A Sick Child brought into the Temple of Aescul...
A Sick Child brought into the Temple of Aesculapius 1877 (Photo credit: Wikipedia)

Aesculapius was the god of medicine and healing in ancient Greek myth. Some believe he was a Greek citizen around 1200 BCE who, like Heracles, became deified.

In Homer‘s Illiad he is described as “the blameless physician.” His cult was centered in Epidaurus and emphasized cure through a prototype of contemporary psychoanalysis.

The poets Hesiod and Pindar speak of Aesculapius as the son of Zeus and Corona. In Epiduarian myth, his mother Corona dies while he is an infant. A Messenian variant, however, says Aesculapius’ mother is Arsinoe and other accounts claim that he is the son of Apollo.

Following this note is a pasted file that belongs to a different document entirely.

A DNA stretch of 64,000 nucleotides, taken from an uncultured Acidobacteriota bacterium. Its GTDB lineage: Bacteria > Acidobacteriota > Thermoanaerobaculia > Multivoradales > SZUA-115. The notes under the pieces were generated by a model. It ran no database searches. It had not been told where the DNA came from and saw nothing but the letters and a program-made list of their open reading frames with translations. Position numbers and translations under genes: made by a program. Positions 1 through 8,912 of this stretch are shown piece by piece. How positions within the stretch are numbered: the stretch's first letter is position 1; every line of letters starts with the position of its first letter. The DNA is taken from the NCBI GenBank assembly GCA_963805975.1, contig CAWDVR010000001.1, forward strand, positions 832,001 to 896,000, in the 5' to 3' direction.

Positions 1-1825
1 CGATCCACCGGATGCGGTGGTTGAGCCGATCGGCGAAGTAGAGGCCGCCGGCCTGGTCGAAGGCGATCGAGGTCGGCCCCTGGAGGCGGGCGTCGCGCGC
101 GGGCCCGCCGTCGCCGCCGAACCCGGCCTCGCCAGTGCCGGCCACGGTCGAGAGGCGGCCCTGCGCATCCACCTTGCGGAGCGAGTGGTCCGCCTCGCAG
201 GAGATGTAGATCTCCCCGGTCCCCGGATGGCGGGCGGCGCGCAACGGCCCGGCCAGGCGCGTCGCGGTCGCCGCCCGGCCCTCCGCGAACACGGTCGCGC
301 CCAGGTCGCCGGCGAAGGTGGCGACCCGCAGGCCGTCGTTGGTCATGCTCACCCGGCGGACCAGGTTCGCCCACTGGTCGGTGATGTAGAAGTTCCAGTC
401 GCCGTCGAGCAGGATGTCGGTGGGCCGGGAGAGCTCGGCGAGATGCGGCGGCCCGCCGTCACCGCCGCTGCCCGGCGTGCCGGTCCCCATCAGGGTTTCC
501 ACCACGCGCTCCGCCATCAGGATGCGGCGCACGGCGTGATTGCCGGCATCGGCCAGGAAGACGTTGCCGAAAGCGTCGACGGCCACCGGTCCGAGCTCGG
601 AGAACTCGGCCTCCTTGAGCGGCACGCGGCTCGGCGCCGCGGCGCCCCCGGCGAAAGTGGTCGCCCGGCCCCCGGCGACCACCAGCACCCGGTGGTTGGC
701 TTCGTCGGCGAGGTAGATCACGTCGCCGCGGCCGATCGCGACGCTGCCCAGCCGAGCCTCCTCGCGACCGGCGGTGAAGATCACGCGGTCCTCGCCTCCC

Regardless of his ambiguous parentage, Aesculapius’ fame grew until he became the god of medicine and healing.

According to Greek legend, he was educated by the centaur Chiron. And while in hell he raised a dead person, Hippolytus, to life. This vexed Zeus who retaliated by killing Aesculapius with a thunderbolt.

Michel Foucault
Michel Foucault (Photo credit: Wikipedia)

Although illness in ancient Greece was often attributed to the displeasure of the gods and goddesses, it could nevertheless be cured by divine mercy. The afflicted entered a sacred chamber and allowed visionary or “incubated” dreams to guide them towards health.

The postmodern thinker Michel Foucault saw this type of dream incubation as an ancient precursor the psychoanalytic couch.

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